The view is shared by sociologists Richard Arum and Josipa Roksa in their book Academically Adrift  that even with the increase in college students, academic standards have been laxed and this results in a situation whereby “45 percent of college students hadn’t significantly improved their critical thinking and writing skills after two years; after four years, the proportion was still 36 percent”.

Lastly, many fear that motivation of students may possibly be affected. Will students be motivated to work hard in pre- university education if everyone can get into college regardless of grades? Would this system experience the same flaw as communism whereby people start to think “Why should I study hard if anyone can get into this course?”



I believe that all should have the opportunity to attend university if they have the right qualifications. As I said many times before, money shouldn’t be a barrier and we should do our best to level the starting line.

However it is destructive to blindly believe in the pervasive idea that if one has no bachelor degree, they will be resigned to the lower-middle class forever.

I share the same view as sociologist James Rosenbaum of Northwestern University who argued that “One size doesn’t fit all”. I would suggest an alternative that could improve social mobility and helping Singaporeans reach aspirations but at the same time, not adding to the demand for the PMET jobs.

Economics Professor Linda Lim explained that due to the low value placed on blue collared jobs,  citizens would typically not take them up and thus the need for foreigners to fill this instead. But can foreigners fill it forever? Eventually these countries will be developed too. Where is Singapore going to get blue-collared workers from? This is not a sustainable solution.

Perhaps we could follow Robert J Samuelson’s suggestion of turning to what Europe is doing – Apprenticeship programs combining classroom and on-the-job training.

This is being done in Germany where vocational education and training is deeply embedded and widely respected. The system offers qualifications in a broad spectrum of professions and flexibly adapts to the changing needs of the labour market. It produces SKILLED workers without having to put pressure on the PMET jobs.

How does it work? As an article on Bloomberg describes:

After students complete their mandatory years of schooling, usually around age 18, they apply to a private company for a two or three year training contract. If accepted, the government supplements the trainee’s on-the-job learning with more broad-based education in his or her field of choice at a publicly funded vocational school.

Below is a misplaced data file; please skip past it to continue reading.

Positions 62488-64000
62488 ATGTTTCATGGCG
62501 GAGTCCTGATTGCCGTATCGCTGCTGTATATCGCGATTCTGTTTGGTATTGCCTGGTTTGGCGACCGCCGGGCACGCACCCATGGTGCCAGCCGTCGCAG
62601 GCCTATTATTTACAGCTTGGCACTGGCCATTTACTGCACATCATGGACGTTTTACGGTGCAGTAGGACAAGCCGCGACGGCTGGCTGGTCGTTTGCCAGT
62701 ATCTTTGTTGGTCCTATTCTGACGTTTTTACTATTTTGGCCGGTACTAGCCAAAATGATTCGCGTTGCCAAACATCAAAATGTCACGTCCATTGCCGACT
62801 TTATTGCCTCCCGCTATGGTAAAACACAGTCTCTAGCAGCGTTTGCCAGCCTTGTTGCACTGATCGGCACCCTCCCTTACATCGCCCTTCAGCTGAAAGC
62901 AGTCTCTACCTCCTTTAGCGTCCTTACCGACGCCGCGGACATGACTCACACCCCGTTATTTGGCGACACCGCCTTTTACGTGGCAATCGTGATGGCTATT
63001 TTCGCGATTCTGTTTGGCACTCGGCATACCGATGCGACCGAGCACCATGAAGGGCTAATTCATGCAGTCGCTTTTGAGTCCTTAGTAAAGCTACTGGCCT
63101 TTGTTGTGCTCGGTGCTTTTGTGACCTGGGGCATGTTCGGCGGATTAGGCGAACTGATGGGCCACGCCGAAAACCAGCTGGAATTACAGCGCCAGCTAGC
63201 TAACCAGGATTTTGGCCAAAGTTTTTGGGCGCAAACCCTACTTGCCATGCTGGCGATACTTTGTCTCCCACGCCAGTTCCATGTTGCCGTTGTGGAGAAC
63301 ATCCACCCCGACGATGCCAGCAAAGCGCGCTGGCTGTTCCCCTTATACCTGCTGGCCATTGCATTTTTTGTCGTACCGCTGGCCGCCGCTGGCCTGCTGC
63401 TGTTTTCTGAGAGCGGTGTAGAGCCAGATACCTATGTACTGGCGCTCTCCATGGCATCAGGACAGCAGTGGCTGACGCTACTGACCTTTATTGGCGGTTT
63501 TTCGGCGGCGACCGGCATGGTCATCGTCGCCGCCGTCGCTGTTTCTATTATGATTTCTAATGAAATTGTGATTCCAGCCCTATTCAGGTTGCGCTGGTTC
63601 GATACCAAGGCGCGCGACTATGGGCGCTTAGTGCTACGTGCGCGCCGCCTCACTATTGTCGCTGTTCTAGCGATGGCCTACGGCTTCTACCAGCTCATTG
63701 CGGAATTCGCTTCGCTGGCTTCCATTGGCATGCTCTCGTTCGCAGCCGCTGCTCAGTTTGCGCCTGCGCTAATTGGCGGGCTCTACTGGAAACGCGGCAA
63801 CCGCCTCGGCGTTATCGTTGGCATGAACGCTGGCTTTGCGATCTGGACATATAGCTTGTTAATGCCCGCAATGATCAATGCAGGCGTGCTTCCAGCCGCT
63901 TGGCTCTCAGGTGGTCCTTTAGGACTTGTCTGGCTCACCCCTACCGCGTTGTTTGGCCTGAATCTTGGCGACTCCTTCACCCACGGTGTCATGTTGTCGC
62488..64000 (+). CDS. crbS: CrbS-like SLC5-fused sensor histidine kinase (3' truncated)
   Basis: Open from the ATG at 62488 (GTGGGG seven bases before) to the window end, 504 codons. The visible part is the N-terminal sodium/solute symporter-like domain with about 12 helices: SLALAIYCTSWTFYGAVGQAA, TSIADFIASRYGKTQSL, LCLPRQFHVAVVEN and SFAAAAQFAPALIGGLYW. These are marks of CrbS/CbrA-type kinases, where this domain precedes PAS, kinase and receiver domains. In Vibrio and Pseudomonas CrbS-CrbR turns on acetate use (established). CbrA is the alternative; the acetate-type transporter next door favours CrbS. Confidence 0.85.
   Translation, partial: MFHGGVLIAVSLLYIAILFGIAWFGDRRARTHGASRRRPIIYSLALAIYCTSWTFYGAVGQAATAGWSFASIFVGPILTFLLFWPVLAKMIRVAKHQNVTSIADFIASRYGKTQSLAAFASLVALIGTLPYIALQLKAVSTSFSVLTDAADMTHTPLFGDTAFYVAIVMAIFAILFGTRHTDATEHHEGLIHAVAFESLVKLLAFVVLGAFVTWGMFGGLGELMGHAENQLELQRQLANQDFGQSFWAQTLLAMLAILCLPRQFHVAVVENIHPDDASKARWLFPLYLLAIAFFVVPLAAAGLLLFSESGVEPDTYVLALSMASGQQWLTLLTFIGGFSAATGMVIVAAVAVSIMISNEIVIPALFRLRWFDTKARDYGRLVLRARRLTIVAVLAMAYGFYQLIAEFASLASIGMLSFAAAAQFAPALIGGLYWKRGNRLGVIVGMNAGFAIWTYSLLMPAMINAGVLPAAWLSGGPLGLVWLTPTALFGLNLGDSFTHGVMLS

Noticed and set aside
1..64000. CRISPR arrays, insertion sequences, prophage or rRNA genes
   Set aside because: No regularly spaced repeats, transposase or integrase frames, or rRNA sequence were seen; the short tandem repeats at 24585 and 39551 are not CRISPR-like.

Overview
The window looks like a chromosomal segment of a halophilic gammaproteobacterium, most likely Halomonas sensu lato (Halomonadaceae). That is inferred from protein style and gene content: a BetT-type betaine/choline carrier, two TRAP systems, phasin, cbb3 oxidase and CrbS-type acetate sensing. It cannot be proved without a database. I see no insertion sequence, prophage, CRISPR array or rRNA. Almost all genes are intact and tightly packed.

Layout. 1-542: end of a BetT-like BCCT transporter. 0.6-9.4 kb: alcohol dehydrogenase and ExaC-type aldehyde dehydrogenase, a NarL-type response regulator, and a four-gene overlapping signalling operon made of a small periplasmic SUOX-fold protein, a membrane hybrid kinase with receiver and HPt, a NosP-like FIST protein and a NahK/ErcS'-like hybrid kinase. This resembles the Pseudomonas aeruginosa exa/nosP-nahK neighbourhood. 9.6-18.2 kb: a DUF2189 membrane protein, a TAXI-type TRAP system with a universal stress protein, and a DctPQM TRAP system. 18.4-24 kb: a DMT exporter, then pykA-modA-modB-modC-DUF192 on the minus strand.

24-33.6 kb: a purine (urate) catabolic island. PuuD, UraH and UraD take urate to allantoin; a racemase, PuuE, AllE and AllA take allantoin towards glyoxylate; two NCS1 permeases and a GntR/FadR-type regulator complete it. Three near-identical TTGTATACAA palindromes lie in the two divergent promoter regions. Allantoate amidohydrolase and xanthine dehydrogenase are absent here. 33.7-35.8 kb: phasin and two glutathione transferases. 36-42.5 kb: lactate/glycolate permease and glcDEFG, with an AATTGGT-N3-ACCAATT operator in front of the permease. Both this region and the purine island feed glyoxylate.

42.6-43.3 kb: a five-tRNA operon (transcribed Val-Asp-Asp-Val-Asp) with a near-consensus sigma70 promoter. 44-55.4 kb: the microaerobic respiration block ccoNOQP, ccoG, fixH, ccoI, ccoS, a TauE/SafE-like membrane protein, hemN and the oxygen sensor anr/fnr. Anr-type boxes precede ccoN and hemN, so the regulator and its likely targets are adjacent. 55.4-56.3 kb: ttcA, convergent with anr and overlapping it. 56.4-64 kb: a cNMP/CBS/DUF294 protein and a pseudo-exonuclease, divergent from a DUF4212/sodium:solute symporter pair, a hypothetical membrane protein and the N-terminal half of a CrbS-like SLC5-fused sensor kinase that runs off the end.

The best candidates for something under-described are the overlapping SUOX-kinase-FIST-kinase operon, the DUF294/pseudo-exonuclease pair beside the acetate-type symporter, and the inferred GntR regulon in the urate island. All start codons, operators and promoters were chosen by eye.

Usually, trainees spend three to four days at work and one to two in the classroom. At the end, the theory goes, they come out with both practical and technical skills to compete in a global market, along with a good overall perspective on the nature of their profession. They also receive a state certificate for passing company exams, designed and administred by industry groups—a credential that allows transfer to similarly oriented businesses should the training company not retain them beyond the initial contract.

I think that this is a good system worth exploring in Singapore. The advantages are clear.

Firstly, both white collared and blue collared careers would be perceived and considered respectable by society. Also, the TVET ensures there’s a job available because no one is admitted unless an employer has already offered a training contract. In this way, no years of hard work go unrewarded by the market. This contrasts with what is happening in many countries where some youths have to pay a lot to attend college, only to not be able to find good jobs after graduation.

In conclusion, everybody deserves a chance to receive higher education if they are willing to work hard to achieve the standards required. Vacancies should be however provided according to capacity.

Everyone has a right to a higher education that prepares them to make a contribution to society.  However, one must note that this does not always come in the form of a college degree, nor should it. You don’t require a degree to be an electrical technicians, medical technician, chef, artist, landscaper, etc. However you need access to the base of education to be credible in those professions.

Encouraging students to pursue careers that fit them best is more viable than pushing every single person towards traditional university degree route.